Why Buy Green Power?
In This Section
- EPA's mission is to protect human health and the environment. Purchasing green power and renewable energy helps accomplish this goal by avoiding most of the environmental impacts associated with traditional power generation, such as emissions of the following gases:
- Carbon dioxide (CO2) is a product of fossil fuel combustion. Burning fossil fuels releases carbon that has been stored underground for millions of years into the atmosphere. The carbon in these fossil fuels is transformed into carbon dioxide—the predominant gas contributing to the greenhouse effect—during the combustion process and contributes to the potential for global warming.
- Methane (CH4) is a greenhouse gas that remains in the atmosphere for approximately 9-15 years. Although carbon dioxide is more prevalent in the atmosphere (there is approximately 200 times more carbon dioxide than methane in the atmosphere), methane is more than 20 times more effective in trapping heat than carbon dioxide over a 100-year period. Sources of methane include organic waste decomposition in municipal solid waste landfills and agricultural production. Methane is also emitted during the production and transport of coal, natural gas, and oil.
- Nitrogen oxides (NOx) is the generic term for a group of highly reactive gases, all of which contain nitrogen and oxygen in varying amounts. Nitrogen oxides form during fuel combustion, the primary sources being motor vehicles, electric utilities, and other industrial, commercial, and residential sources. These emissions contribute to smog, global warming, and a number of human respiratory hazards. Nitrogen oxides can also lead to acid rain, as emissions react with other substances in the air to form acids which fall to earth as precipitation.
- Nitrous oxide (N2O) is a greenhouse gas with an atmospheric lifetime of approximately 120 years. Nitrous oxide is about 310 times more effective in trapping heat in the atmosphere than CO2 over a 100-year period. The primary sources of human-influenced emissions of nitrous oxide are agricultural soil management, animal manure management, sewage treatment, mobile and stationary fuel combustion, adipic acid production, and nitric acid production. Nitrous oxide is also emitted naturally from a wide variety of biological sources.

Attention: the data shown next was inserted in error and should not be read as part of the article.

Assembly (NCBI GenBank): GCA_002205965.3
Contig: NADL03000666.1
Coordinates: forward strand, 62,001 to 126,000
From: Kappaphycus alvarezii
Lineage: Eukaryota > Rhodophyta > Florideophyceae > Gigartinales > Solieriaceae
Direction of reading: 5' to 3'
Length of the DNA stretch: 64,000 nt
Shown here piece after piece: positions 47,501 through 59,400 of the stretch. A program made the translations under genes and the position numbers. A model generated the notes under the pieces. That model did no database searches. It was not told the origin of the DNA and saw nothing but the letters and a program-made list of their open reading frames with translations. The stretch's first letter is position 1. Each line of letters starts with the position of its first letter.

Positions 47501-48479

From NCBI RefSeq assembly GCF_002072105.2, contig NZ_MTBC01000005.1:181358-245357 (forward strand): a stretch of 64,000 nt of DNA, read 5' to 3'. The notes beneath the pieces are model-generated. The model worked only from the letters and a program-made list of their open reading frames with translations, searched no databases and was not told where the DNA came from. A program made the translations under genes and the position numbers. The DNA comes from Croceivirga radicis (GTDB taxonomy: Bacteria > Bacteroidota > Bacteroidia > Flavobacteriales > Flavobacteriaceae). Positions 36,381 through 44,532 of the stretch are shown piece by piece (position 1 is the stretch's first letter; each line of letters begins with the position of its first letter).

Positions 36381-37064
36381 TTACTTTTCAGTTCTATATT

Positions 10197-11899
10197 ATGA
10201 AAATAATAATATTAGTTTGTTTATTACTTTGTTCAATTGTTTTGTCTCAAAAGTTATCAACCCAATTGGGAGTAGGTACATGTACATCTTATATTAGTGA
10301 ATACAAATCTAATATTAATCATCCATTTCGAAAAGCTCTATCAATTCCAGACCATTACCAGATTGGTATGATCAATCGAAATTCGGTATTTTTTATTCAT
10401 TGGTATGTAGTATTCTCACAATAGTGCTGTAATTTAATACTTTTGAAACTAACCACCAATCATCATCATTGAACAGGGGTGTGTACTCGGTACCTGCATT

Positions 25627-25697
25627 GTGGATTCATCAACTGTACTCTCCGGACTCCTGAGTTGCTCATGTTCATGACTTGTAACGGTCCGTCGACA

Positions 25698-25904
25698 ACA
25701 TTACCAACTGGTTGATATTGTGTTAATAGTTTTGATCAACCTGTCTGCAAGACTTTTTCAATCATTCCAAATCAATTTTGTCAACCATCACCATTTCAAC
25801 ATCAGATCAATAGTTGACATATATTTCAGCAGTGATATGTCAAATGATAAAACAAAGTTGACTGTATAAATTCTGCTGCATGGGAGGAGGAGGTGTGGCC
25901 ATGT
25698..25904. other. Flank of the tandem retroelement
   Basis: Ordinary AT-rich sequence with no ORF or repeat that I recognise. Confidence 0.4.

- Sulfur dioxide (SO2) is emitted when burning fossil fuels, such as coal or oil, or when extracting gasoline from oil or metals from ores. Over 65 percent of sulfur dioxide released to the air, or more than 13 million tons per year, comes from electric utilities, especially those that burn coal. As with nitrogen oxides, sulfur dioxide emissions are associated with a number of harmful respiratory effects and react with other substances in the air, causing acid rain.
- Sulfur hexafluoride (SF6) is a potent greenhouse gas primarily used as an electrical insulator in high voltage equipment that transmits and distributes electricity. Gas leaks occur from aging equipment, and gas losses can occur from equipment maintenance and servicing. Because of its great ability to trap heat in the atmosphere and its life span of 3,200 years, even a relatively small amount of SF6 can have a significant impact on our climate.
- Furthermore, the production cycle of conventional fossil fuels causes additional environmental harm in the form of resource extraction and processing of fossil fuels.
- Purchasing green power can help reduce America’s dependence on foreign fuel sources because green power is a domestic energy source, whereas conventional power is in part produced from imported fossil fuels, such as petroleum or natural gas.